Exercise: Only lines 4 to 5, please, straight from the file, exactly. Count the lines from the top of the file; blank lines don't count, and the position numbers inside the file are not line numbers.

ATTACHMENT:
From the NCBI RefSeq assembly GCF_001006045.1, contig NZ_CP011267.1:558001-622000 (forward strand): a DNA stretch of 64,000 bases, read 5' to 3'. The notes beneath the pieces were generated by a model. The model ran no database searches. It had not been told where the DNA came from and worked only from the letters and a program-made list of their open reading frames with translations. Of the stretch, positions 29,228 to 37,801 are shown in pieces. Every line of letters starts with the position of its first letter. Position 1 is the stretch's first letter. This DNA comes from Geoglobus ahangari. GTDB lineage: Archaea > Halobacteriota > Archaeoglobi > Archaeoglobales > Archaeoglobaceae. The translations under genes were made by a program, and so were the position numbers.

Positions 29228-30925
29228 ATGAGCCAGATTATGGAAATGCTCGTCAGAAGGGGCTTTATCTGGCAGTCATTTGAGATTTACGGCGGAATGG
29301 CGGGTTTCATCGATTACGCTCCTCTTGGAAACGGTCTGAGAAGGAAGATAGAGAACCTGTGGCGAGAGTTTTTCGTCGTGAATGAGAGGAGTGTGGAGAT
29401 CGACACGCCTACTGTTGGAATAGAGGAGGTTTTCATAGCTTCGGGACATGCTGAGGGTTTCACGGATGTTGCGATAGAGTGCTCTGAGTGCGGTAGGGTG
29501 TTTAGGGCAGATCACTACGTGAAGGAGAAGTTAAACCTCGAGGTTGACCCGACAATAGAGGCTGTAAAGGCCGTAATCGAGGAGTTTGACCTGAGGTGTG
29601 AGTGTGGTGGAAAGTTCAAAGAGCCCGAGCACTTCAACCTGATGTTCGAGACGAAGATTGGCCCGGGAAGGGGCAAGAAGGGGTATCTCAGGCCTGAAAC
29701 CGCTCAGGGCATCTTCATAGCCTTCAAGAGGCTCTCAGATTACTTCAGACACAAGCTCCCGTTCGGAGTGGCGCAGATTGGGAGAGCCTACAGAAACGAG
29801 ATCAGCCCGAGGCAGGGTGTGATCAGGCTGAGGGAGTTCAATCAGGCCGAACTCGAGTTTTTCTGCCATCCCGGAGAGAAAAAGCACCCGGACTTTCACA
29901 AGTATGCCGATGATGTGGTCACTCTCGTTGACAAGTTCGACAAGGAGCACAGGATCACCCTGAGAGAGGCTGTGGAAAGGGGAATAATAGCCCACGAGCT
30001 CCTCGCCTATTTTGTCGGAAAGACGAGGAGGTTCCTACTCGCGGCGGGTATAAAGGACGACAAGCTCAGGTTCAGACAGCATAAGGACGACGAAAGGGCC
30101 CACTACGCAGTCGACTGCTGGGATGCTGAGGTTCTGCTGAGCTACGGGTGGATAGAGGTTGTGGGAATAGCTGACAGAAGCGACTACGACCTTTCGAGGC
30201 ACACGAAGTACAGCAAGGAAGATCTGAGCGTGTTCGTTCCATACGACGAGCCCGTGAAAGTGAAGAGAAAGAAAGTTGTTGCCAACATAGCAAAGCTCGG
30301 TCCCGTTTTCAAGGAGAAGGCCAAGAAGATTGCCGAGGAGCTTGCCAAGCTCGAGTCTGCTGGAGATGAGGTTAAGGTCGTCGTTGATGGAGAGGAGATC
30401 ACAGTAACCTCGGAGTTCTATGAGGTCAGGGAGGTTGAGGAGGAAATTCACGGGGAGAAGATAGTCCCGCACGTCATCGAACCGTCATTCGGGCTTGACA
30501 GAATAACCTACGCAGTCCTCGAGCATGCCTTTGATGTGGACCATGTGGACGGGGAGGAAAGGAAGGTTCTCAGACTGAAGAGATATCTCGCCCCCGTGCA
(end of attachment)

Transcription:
29301 CGGGTTTCATCGATTACGCTCCTCTTGGAAACGGTCTGAGAAGGAAGATAGAGAACCTGTGGCGAGAGTTTTTCGTCGTGAATGAGAGGAGTGTGGAGAT
29401 CGACACGCCTACTGTTGGAATAGAGGAGGTTTTCATAGCTTCGGGACATGCTGAGGGTTTCACGGATGTTGCGATAGAGTGCTCTGAGTGCGGTAGGGTG